Life at the Elmore Residence (a.k.a. Team Elmore)

November 6, 2010 § 4 Comments

Image credit: http://writenowisgood.typepad.com/write_now_is_good/poetry_thursday/

Currently, it’s Saturday morning. A (that stands for Alex) is still sleeping, I have been up since the crack of dawn (actually, before dawn) because I had to work for a couple of hours this morning.  It is only 10:30, and I have already driven the town, drank some coffee, worked two hours, had my bangs trimmed, put away clean dishes, and made and eaten breakfast. What a Saturday.

Now I sit at the computer, whose power cord is so finicky that when I breathe it comes disconnected, and panicking, I fiddle with it as the computer plunges towards its speedy demise. So I hover over this keyboard, afraid of typing too vigorously lest that little green light turn off.

The rest of the day should be filled with normal Saturday things — a few errands for him, a bit of pilates for me, some requisite tidying and cleaning, maybe an episode or two of Friends.

This is what A and I are as a team — doing life together by being in the same space and enjoying one another’s company on this Saturday. Supporting each other in our separate tasks and different ambitions. Working together to ensure that chores get done so that we can live in a clean, functioning space, working so that we can move forward together into whatever is next. I know being a team in marriage works itself out differently in every stage of life. This is what it is for us now.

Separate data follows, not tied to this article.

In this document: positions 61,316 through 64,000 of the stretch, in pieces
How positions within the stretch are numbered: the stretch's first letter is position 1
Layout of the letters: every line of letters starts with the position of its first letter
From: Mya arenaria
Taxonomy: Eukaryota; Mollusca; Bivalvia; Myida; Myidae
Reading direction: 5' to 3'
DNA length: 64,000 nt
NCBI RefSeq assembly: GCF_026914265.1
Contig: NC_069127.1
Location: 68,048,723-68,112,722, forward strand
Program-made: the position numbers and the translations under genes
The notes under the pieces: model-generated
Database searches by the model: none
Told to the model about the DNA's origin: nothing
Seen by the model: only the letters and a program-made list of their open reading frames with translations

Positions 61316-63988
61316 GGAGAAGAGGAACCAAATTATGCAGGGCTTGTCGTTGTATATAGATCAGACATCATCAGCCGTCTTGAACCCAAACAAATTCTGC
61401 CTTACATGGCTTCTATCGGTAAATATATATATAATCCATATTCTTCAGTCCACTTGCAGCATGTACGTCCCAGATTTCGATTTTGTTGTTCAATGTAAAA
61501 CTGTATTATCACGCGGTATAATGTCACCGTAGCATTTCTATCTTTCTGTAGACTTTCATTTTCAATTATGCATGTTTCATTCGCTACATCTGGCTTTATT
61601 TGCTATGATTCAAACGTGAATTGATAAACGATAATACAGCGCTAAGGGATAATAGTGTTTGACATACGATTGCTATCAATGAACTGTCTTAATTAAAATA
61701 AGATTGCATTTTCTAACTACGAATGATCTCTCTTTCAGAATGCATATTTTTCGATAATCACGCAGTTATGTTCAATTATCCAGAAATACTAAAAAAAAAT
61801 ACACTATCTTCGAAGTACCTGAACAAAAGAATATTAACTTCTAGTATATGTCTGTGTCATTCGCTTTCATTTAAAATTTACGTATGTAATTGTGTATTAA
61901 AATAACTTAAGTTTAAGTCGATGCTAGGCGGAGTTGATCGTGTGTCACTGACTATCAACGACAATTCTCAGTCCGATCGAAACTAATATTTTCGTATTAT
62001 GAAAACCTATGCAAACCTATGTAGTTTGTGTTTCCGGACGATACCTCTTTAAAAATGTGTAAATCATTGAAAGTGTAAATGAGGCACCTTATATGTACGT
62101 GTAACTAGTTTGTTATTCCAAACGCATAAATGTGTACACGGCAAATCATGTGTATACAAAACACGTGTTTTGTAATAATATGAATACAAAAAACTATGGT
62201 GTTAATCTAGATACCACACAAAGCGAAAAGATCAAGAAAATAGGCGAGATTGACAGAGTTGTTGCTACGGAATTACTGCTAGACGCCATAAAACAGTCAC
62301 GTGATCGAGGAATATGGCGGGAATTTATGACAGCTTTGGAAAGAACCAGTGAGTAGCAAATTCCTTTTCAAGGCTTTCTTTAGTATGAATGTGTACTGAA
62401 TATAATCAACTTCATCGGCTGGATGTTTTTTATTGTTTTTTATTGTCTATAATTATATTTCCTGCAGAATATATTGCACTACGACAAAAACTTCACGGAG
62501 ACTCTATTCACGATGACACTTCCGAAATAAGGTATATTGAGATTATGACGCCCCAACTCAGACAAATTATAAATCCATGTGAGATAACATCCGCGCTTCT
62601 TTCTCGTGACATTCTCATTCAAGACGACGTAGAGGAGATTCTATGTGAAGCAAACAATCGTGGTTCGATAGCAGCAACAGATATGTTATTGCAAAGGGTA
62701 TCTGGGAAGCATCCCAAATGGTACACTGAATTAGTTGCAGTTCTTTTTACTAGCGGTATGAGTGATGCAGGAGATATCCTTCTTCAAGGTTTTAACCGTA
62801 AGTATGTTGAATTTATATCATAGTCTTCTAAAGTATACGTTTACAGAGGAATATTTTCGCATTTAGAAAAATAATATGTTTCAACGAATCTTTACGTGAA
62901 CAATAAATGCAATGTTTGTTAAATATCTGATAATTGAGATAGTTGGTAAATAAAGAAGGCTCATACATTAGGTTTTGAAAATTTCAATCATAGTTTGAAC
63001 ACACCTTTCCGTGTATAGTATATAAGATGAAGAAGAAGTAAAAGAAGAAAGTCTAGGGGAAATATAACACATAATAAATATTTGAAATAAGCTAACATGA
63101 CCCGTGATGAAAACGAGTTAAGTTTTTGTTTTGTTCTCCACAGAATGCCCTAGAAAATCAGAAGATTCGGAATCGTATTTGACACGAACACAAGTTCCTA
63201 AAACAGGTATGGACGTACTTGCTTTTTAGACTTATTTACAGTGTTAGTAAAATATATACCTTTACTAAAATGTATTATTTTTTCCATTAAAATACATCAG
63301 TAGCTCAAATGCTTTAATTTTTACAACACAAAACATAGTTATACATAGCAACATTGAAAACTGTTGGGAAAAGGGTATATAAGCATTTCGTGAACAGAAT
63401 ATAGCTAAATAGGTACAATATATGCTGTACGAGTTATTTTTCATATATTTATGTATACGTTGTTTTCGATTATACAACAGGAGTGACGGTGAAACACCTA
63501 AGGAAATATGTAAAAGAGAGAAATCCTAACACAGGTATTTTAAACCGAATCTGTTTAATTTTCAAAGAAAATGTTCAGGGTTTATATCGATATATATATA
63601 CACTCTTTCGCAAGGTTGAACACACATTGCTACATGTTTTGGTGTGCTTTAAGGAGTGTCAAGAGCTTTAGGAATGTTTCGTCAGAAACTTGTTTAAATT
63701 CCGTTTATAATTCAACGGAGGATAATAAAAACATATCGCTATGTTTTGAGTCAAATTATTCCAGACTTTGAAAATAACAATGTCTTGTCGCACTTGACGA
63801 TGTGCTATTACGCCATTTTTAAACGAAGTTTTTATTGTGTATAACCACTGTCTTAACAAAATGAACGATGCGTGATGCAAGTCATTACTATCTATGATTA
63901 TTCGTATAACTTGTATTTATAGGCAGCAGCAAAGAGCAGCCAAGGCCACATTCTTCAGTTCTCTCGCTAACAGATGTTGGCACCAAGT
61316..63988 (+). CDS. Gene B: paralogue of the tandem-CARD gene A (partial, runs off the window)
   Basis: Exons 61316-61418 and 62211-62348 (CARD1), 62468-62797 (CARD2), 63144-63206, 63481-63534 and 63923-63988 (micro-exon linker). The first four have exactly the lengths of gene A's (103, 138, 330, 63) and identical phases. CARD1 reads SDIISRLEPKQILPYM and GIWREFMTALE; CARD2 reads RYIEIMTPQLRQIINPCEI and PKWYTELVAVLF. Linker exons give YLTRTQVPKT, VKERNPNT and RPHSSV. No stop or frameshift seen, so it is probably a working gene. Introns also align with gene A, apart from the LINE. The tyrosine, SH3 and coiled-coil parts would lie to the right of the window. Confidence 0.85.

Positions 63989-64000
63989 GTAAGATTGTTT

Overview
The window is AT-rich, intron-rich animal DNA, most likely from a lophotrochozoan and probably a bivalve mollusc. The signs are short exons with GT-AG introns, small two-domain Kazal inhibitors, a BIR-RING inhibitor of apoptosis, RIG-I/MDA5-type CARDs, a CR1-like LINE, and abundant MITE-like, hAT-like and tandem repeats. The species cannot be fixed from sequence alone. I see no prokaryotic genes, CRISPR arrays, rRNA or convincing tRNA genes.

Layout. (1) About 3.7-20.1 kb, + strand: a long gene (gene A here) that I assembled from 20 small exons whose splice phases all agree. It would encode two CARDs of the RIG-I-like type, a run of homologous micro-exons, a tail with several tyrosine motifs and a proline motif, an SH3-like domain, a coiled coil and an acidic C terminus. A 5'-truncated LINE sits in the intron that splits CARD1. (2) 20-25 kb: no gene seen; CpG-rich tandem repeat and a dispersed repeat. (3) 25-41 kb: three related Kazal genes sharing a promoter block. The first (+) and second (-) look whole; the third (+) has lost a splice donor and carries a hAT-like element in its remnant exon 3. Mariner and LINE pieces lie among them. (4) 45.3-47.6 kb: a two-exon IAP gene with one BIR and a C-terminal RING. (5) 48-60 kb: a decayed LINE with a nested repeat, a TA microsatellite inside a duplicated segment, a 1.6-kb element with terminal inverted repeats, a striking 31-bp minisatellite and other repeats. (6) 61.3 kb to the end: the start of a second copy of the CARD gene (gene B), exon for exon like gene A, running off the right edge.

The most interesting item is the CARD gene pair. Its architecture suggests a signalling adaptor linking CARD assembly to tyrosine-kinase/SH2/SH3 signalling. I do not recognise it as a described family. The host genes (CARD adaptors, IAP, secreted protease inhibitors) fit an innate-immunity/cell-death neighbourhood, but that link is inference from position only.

Needed: One cup of tea. Cooler weather. Oh, and this room.

November 3, 2010 § Leave a comment

from Anthropologie.com

What’s in a name?

November 3, 2010 § 1 Comment

As many of you know, about five years ago I changed my name.  For the first 18 years of my life my family and friends, teachers and coaches, coworkers and classmates called me Becca (or during first grade when I wanted to sound grown up, Rebecca).

The year before I made the switch, my childhood friend Amy was living with me.  As a sort of joke we called ourselves by our middle names – Liz (for Elizabeth) and Jane.  We documented our adventures of the year (and what adventures we had!) in a journal, always referring to ourselves as Liz and Jane.  But our fun only went so far –though we schemed that we would go by these names at our community college, both of us chickened out and did not ‘correct’ the teacher when she called our name during role the first day of class.